Sadly, mood music is in every public space in north America, and has been for a long time: "Formerly Muzak, Mood Media is the global leader in business music, digital signage, on-hold and in-store messaging, scents, mobile and interactive solutions."
North American studies were published years ago that claimed sad mood music in stores makes customers shop more, because they try to comfort themselves by buying more. Recent news reports that China is using loud mood music in public spaces to punish and distract the Islamic Uyghurs of Xinjiang from planning sedition or any other acts against the state. Mood control of the public by music is now worldwide, having gone from marketing tool to governmental weapon within the span of my lifetime.
Today there is nothing personal about entering an American public space, where a differentially-abled door minder may, or may not, shout "Welcome to (such and so)" at you, but the blast of canned mood music that overwhelms you as you step inside is the same for everyone. It says, "You feel bad, buy something."
When I was young, before mood music was invented, all sorts of venues had live music; it was played inside the nicer department stores, along sidewalks downtown, and even family restaurants might hire a pianist or small band for the evening on weekends.
I enjoyed this public music, however, half of the time when I walked in the musicians began playing the slightly sexy Brazilian bossa nova "The Girl from Ipanema"*, and when they did not play that, they played Frank Sinatra's romantic "Strangers In The Night". This public response to my presence was embarrassing because people knew the game and would look around to see which young woman was being saluted. I would glide through as unobtrusively as possible, which would make some people smile kindly. I felt welcomed, approved, and embarrassed.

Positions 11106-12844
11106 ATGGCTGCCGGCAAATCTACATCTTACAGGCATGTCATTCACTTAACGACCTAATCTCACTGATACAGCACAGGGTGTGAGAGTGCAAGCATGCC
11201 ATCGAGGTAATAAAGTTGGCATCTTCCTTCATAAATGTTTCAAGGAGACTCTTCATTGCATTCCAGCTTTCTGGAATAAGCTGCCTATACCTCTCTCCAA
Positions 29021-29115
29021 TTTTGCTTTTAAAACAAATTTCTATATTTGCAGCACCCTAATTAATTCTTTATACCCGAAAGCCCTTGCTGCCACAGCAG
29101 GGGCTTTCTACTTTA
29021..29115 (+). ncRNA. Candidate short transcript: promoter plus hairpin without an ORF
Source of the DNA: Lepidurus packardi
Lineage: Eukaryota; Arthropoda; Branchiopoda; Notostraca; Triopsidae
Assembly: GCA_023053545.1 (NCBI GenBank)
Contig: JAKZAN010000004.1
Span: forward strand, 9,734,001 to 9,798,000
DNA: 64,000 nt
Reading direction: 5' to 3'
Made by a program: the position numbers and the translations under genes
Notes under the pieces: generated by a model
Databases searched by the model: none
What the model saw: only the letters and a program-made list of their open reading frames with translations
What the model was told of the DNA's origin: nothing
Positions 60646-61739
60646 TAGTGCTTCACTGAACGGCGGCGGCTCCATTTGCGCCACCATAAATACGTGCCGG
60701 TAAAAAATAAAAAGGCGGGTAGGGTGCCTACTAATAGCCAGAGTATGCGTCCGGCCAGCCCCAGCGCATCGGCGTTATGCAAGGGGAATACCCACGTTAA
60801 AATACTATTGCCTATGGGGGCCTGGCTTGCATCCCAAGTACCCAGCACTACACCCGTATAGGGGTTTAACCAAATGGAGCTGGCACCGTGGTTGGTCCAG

Is there anywhere today where the public appearance of a young girl is so sweetly acknowledged?
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* "Tall and tan and young and lovely, the girl from Ipanema goes walking And when she passes, each one she passes goes - ah When she walks, she's like a samba that swings so cool and sways so gentle That when she passes, each one she passes goes - ooh (Ooh) But I watch her so sadly, how can I tell her I love her Yes I would give my heart gladly...". Written by composer Antonio Carlos Jobim and the poet Vinícius de Moraes, Rio de Janeiro, Brazil, 1962.
Caption: Mood Music In Every Public Space
by Annmarie Throckmorton 2019